AIChE Sessions Honor Henry Bungay, Howard Littman
Two professors emeriti—Henry Bungay and Howard Littman—will be honored next month at the American Institute of Chemical Engineers (AIChE) Annual Meeting, which will feature sessions devoted to the professors’ singular scientific contributions.
Bungay has had a major influence in the field of biotechnology, especially the dynamics of bioreactors. He also pioneered interactive teaching methods that have become the norm in engineering classrooms.
Littman is one of the world’s leading authorities on particle dynamics and spouted bed technology. Both are AIChE fellows and longtime members of Rensselaer’s Howard P. Isermann Department of Chemical and Biological Engineering.
The annual meeting draws the nation’s top chemical engineers from both industry and academia. The honorary sessions reflect the professors’ standing among their colleagues.
“Professors Bungay and Littman have had remarkable careers and have made extraordinary, enduring contributions to their fields,” said Georges Belfort, Institute Professor and a member of the Department of Chemical and Biological Engineering. “This is a wonderful opportunity to provide the recognition and appreciation they both so richly deserve.”
Belfort arranged the sessions at the request of prominent AIChE members from outside Rensselaer. The session in honor of Bungay will be held November 4 and has drawn presenters from the College of Nano-scale Science and Engineering at the University at Albany, Delaware Biotechnology Institute at the University of Delaware, Purdue University, Vanderbilt University, Lund University in Sweden, the University of Canterbury in New Zealand, and the University of Saskatchewan in Canada. Papers will cover Bungay’s innovative teaching methods, polar bear engineering, ethanol fermentation, and other topics related to
Littman will be honored during a November 5 session that will include speakers from Rensselaer, Columbia University, Hampton University, The Ohio State University, The University of Texas at Austin, University College London in the United Kingdom, New York State Department of Health Bureau of Water Supply Protection, Dow Chemical Company, and The Linde Group, a global gases and engineering company. Papers will emphasize Littman’s contributions to spouted beds and his intellectual leadership in the theories and research that became known as the Belgrade School of Fluidization.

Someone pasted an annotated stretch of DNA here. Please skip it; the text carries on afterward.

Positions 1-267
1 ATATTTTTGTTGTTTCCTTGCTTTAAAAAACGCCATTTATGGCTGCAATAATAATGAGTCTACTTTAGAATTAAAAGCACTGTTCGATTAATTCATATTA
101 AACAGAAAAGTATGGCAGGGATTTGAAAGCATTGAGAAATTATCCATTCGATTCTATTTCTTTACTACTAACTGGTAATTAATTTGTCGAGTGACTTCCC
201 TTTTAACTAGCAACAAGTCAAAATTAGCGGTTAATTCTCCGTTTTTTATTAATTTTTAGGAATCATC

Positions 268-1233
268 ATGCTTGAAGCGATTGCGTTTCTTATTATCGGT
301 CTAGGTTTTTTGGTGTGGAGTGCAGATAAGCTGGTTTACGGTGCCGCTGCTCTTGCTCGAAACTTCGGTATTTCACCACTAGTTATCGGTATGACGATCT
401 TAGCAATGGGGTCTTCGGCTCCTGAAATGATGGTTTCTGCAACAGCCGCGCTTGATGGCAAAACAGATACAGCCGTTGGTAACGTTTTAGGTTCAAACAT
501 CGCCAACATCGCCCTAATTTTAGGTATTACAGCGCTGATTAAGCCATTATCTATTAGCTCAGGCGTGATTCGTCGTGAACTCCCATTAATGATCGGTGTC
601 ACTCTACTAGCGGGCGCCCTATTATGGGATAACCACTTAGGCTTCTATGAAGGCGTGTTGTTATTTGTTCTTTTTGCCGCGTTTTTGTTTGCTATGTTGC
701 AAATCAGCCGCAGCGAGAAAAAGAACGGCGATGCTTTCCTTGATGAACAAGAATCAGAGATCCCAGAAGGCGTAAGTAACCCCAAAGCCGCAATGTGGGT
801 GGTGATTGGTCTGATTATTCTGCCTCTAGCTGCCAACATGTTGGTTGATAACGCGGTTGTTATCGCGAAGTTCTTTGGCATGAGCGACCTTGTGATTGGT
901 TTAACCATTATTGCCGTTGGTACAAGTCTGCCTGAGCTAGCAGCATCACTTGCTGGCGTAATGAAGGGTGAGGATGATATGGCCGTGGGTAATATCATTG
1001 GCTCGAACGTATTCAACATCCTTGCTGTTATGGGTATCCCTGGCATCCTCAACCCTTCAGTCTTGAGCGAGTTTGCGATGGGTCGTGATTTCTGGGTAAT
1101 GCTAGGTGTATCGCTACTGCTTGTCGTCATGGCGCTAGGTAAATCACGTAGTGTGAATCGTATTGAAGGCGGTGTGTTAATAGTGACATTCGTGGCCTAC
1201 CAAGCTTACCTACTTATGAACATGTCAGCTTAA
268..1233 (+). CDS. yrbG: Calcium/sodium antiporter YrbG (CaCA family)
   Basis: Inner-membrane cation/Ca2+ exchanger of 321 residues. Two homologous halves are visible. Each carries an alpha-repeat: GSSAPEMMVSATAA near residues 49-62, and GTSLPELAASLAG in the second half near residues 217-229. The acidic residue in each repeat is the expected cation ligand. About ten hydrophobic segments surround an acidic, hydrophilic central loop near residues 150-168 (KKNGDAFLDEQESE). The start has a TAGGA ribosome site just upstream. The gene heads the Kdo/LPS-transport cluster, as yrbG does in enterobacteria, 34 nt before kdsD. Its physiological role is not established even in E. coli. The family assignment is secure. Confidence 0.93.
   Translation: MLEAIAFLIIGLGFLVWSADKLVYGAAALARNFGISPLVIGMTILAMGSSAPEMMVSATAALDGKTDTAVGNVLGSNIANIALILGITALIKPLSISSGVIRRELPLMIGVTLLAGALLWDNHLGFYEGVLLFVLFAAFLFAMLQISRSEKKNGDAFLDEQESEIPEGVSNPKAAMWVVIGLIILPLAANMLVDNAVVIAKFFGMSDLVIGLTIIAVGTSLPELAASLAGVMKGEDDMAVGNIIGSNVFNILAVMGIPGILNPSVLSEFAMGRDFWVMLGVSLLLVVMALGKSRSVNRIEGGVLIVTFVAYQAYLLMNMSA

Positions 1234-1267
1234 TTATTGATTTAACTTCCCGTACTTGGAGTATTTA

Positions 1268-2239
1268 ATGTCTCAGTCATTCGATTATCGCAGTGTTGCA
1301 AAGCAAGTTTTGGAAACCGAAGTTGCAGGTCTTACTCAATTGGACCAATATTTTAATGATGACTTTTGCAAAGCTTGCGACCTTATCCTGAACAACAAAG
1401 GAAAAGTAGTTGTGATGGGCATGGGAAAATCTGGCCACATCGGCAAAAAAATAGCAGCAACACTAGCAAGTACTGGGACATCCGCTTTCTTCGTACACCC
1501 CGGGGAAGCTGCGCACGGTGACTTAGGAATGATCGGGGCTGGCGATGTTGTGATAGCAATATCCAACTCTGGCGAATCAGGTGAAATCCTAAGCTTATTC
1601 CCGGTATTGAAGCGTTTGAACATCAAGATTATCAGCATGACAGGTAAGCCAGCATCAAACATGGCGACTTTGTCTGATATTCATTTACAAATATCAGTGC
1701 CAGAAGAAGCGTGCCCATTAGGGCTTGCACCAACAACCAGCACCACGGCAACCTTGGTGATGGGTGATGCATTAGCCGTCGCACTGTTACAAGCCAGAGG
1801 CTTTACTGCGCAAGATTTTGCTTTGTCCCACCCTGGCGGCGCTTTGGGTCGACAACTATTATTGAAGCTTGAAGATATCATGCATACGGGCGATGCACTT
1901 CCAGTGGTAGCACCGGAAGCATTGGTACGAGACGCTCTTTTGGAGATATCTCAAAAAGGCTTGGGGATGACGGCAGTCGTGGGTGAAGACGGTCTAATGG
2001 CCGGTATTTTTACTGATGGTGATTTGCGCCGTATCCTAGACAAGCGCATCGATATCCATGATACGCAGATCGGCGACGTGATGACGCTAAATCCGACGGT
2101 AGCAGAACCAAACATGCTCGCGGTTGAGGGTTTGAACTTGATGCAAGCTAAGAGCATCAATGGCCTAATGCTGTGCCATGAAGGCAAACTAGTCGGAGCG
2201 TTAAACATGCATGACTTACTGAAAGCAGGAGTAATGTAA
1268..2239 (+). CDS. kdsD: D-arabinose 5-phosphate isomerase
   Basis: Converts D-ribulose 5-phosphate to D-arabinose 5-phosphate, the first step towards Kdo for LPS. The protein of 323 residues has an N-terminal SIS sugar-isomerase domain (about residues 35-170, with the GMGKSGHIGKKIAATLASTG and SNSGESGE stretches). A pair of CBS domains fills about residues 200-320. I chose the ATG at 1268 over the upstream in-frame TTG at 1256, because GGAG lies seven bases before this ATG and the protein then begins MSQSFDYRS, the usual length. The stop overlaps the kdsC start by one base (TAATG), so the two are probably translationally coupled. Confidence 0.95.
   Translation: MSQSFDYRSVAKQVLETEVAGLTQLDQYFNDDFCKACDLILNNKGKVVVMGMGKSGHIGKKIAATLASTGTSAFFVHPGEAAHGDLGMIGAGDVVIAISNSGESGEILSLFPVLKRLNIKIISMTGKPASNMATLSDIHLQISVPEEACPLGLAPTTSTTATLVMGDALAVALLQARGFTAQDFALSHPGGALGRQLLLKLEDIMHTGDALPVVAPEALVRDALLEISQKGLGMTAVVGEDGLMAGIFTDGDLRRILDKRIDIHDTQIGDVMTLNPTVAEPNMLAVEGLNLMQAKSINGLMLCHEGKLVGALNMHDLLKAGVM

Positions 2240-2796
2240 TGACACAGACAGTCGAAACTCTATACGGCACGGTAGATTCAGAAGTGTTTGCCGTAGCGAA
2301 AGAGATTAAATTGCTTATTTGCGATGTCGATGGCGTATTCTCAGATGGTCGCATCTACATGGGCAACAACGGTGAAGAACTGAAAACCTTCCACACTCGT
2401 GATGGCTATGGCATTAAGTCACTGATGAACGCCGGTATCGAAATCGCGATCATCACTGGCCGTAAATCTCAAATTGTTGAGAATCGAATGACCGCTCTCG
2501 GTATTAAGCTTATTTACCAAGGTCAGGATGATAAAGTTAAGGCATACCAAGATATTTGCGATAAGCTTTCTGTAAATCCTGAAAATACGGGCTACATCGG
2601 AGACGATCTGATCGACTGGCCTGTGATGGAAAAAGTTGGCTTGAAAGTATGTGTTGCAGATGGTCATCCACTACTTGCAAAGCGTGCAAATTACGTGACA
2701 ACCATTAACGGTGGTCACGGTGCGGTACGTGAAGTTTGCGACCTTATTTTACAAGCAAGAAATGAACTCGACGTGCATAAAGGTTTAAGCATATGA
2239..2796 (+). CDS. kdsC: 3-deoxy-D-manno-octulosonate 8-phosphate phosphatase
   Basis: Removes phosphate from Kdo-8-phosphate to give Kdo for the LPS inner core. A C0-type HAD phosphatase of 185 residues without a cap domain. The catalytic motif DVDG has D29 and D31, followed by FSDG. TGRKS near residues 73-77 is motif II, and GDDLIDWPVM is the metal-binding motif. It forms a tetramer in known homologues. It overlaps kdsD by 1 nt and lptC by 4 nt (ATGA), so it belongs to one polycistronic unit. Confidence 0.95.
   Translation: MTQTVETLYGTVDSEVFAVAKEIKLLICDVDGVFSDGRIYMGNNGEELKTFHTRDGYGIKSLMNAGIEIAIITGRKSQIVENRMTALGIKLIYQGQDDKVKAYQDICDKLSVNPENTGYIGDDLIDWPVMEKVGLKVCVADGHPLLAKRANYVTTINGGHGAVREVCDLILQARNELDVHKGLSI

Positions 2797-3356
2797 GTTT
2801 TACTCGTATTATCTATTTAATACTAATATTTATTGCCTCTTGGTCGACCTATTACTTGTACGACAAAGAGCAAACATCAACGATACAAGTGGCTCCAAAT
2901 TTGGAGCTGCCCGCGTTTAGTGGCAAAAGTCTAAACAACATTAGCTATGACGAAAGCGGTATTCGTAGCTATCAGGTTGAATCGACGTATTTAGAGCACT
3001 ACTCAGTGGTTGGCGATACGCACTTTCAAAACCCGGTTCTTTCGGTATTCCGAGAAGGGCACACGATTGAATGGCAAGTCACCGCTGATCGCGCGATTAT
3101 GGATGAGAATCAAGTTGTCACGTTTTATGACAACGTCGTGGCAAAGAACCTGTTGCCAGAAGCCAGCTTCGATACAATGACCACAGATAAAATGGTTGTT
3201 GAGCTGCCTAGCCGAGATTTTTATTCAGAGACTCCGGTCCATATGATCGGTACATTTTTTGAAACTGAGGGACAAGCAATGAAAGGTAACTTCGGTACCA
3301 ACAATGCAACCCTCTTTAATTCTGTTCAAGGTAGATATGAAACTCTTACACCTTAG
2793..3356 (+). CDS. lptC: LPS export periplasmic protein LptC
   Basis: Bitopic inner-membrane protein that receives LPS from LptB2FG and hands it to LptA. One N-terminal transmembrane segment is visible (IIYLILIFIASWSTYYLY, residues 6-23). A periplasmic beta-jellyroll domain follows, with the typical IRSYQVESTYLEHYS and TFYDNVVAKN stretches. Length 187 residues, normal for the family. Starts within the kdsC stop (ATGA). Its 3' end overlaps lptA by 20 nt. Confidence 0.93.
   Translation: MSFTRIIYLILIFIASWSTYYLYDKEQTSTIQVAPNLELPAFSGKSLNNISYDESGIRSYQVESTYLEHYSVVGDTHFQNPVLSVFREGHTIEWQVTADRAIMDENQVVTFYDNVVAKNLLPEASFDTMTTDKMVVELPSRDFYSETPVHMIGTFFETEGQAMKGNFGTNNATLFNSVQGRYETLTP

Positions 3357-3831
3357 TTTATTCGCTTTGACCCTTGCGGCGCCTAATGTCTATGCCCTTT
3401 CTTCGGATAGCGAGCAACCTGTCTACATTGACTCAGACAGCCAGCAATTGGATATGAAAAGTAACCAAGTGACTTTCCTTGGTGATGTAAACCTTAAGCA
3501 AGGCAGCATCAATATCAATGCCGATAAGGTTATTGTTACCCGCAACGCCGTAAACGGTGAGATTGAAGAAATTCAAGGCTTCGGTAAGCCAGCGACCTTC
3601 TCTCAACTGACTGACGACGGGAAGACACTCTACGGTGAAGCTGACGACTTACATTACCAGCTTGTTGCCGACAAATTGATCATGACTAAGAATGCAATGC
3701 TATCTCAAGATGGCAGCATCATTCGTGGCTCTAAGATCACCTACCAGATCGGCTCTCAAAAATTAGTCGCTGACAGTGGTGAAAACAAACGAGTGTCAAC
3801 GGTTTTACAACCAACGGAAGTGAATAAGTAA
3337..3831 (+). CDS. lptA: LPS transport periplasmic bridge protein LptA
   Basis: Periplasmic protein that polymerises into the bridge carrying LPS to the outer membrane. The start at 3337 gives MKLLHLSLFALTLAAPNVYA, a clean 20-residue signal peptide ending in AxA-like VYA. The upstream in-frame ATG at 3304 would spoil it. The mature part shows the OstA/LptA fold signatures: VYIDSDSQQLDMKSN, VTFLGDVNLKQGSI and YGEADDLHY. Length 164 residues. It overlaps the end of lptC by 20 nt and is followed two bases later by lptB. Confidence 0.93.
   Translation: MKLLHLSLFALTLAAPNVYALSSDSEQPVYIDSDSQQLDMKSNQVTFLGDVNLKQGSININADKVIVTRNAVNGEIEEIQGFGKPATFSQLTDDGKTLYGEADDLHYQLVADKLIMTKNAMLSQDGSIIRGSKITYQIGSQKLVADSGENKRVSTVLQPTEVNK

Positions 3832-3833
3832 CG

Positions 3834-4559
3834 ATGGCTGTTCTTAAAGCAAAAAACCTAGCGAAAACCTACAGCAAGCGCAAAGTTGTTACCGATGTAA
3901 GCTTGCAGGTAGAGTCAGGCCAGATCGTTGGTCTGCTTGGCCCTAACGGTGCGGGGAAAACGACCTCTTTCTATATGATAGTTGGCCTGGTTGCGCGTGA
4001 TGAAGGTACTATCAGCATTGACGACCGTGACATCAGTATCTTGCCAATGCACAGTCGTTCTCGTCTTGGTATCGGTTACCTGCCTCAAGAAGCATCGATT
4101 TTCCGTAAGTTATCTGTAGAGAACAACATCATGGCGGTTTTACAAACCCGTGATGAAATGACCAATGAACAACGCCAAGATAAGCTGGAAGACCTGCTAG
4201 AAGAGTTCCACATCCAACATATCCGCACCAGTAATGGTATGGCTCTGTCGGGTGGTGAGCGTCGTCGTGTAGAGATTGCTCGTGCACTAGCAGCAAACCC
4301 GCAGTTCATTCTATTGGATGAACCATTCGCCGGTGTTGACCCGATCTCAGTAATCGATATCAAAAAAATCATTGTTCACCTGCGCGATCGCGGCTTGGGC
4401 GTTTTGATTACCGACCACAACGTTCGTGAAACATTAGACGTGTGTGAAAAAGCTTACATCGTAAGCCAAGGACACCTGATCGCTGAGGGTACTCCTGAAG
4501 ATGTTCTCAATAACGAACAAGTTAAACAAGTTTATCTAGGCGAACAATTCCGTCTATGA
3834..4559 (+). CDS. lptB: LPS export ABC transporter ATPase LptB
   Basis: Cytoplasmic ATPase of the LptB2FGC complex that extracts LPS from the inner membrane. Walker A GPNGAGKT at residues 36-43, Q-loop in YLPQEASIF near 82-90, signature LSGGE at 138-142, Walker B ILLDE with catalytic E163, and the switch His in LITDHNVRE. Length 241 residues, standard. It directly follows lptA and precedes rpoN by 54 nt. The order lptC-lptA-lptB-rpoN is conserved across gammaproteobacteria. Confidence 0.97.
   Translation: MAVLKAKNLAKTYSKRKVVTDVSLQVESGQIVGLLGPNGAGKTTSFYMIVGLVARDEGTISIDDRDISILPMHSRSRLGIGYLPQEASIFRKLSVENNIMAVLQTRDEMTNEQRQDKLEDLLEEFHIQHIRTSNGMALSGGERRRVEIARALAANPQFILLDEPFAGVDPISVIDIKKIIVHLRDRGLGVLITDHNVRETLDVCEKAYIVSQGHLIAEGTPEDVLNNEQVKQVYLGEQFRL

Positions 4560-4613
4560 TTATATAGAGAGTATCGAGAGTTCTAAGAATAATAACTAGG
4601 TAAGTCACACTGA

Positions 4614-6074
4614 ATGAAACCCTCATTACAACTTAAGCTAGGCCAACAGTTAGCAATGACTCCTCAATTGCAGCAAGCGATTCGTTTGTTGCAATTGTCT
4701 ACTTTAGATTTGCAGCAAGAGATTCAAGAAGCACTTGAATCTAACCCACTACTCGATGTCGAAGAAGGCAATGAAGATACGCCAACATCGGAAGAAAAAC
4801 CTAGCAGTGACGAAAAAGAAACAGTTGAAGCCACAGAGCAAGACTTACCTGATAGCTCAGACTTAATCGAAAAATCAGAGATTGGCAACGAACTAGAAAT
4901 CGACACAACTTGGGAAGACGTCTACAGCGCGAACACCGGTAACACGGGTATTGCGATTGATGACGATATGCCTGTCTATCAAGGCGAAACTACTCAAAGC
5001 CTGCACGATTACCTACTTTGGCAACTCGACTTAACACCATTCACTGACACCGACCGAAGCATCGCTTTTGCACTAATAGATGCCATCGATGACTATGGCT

Before joining Rensselaer in 1976, Bungay worked at Eli Lilly and Company, Worthington Biochemical Corporation, the National Science Foundation, and U.S. Department of Energy. He served as the resident energy fellow at the New York State Energy Research and Development Authority and held academic positions at Virginia Polytechnic Institute and Clemson University.
Bungay is the author of five books on environmental and biochemical engineering, including Energy, The Biomass Options, which was named “best technical book” by the American Association of Publishers. The American Chemical Society has honored him with the James M. Van Lanen Distinguished Service Award and the Marvin J. Johnson Award in Microbial and Biochemical Technology.
Littman is widely published and holds several patents. He joined Rensselaer in 1965 after serving as a professor at Syracuse University and in research positions at Brookhaven National Laboratory and Argonne National Laboratory. In 1988 he was recognized with Rensselaer’s William H. Wiley 1866 Distinguished Faculty Award.
Littman was a Fulbright lecturer and an International Research & Exchanges Board research fellow at the University of Belgrade in what is now the nation of Serbia. He also has held visiting professorships at Imperial College in London and Chonnam National University in South Korea, and served as the international lecturer at the 21st Meeting on Fluid Flow in Porous Media in Ouro Preto, Brazil.